Select Page

Since joining the European Union (EU), Poland has had an extremely difficult time with the phenomenon known as brain drain. For anyone unfamiliar with the term brain drain, it is used to summarize the process of important working-age people emigrating to find work outside of their own country of origin. When brain drain happens on a wide scale it can cause entire national economies to severely slow, something that is currently taking place in Poland.


Prevents Emigration

The major reason why the Polish government is giving youth an 18 percent tax break is that it creates an incentive for those people to continue their careers within Poland. The more people that stay in Poland, the more tax revenue the country earns over the long term. A tax break now is tax revenue later.


Career Investment

Another reason why the Polish government is giving youth a tax break is that it frees up money that these qualifying individuals can use to fund their education. The more educated they become, the more valuable they will be to the Polish economy over the short and long term future.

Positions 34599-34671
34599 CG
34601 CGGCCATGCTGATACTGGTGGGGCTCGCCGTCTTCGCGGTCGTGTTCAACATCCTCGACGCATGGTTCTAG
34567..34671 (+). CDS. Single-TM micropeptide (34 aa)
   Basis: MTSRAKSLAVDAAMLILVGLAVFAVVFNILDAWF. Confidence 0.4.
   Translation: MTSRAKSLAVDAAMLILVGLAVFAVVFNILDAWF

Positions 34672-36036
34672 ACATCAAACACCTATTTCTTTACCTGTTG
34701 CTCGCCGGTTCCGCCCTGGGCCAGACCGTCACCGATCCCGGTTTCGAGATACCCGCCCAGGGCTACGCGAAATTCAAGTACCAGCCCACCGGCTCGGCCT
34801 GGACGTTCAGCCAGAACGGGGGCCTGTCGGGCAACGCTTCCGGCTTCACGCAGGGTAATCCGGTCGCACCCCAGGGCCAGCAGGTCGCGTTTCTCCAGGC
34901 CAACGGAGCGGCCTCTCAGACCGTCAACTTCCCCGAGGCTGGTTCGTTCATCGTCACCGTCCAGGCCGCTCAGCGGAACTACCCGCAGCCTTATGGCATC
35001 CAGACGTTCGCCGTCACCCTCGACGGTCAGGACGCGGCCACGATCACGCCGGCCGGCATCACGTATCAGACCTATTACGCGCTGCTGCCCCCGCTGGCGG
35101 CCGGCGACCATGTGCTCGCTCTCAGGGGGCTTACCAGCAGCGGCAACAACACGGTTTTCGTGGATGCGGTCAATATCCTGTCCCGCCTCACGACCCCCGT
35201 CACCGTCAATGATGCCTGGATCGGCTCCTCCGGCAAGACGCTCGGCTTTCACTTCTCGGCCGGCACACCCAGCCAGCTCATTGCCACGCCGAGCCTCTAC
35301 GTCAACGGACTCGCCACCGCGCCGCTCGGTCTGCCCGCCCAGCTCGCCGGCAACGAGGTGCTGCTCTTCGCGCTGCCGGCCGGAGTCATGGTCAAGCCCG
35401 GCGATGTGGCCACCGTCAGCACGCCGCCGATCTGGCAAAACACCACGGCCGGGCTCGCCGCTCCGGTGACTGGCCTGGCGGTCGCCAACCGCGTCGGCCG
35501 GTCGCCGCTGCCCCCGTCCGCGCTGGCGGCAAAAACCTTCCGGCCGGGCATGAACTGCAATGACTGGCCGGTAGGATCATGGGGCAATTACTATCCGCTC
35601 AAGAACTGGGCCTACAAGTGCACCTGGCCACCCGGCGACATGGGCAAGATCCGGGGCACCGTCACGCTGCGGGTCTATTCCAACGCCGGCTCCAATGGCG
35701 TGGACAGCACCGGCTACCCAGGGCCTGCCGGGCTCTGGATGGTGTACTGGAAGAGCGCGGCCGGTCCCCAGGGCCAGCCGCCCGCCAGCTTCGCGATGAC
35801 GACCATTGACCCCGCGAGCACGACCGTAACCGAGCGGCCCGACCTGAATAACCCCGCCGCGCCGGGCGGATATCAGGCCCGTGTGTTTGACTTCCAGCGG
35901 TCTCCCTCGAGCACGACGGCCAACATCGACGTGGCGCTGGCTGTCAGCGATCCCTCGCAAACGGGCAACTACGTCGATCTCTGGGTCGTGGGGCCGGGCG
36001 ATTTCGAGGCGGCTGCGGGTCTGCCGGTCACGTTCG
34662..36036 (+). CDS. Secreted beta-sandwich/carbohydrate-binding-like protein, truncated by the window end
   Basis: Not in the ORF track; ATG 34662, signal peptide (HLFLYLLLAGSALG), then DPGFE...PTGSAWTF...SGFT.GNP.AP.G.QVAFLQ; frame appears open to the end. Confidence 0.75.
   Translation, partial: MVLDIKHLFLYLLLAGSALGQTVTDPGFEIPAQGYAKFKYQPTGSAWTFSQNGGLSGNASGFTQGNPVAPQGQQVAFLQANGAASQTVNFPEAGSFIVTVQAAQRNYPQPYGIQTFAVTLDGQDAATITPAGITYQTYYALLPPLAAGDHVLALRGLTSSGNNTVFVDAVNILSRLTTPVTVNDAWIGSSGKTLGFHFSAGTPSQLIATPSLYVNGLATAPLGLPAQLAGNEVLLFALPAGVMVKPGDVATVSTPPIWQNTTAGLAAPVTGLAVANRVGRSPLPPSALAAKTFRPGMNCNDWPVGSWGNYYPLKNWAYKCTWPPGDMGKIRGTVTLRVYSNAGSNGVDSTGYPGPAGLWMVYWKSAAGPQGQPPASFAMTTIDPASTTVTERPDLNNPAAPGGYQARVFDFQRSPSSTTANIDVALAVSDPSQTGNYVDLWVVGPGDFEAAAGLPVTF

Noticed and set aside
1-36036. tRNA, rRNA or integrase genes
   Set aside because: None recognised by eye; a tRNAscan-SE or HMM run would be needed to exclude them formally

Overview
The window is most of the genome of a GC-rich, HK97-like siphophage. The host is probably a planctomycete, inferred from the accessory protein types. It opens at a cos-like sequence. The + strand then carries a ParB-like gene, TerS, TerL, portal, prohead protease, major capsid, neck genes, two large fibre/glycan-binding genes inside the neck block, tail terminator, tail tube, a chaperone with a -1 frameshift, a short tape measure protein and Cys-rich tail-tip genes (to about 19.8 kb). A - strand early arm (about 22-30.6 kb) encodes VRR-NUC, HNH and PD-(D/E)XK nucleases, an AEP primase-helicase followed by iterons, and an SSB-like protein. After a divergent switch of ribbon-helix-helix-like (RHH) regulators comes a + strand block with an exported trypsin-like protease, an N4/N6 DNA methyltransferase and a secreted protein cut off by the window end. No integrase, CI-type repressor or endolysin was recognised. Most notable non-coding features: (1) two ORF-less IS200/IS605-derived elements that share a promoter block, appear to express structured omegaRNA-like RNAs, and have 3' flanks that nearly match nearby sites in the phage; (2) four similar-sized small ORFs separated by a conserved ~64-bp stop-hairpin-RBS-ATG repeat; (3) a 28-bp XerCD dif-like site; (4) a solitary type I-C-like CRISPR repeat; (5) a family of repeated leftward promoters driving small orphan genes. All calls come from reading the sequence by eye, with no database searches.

Small Business

Many of today’s youth across Poland have a very strong entrepreneurial spirit. What they often lack, however, is the proper funding necessary to launch a small business endeavor. With the 18 percent tax break, many of the country’s youth will have much more disposable income necessary to fund a small business or other entrepreneurial projects.


Pulls People Out of Poverty

A tax break to Poland’s economically susceptible youth is a major step towards pulling many families out of poverty. A poor family, especially if it has parents in their late teens, is particularly vulnerable and prone to draw on social welfare benefits. Tax experts within Poland feel that the 18 percent tax break could be just enough to keep thousands of families across the country from falling below the poverty line.


Brings Polish Youth Back Home

The 18 percent tax break is also large enough that it has already started inciting Polish youth in the UK, Germany, and elsewhere to return home to pursue their careers. Despite the fact that these returning immigrants are getting a tax break, the fact that they are home and contributing taxes to the Polish economy is a net gain for the country.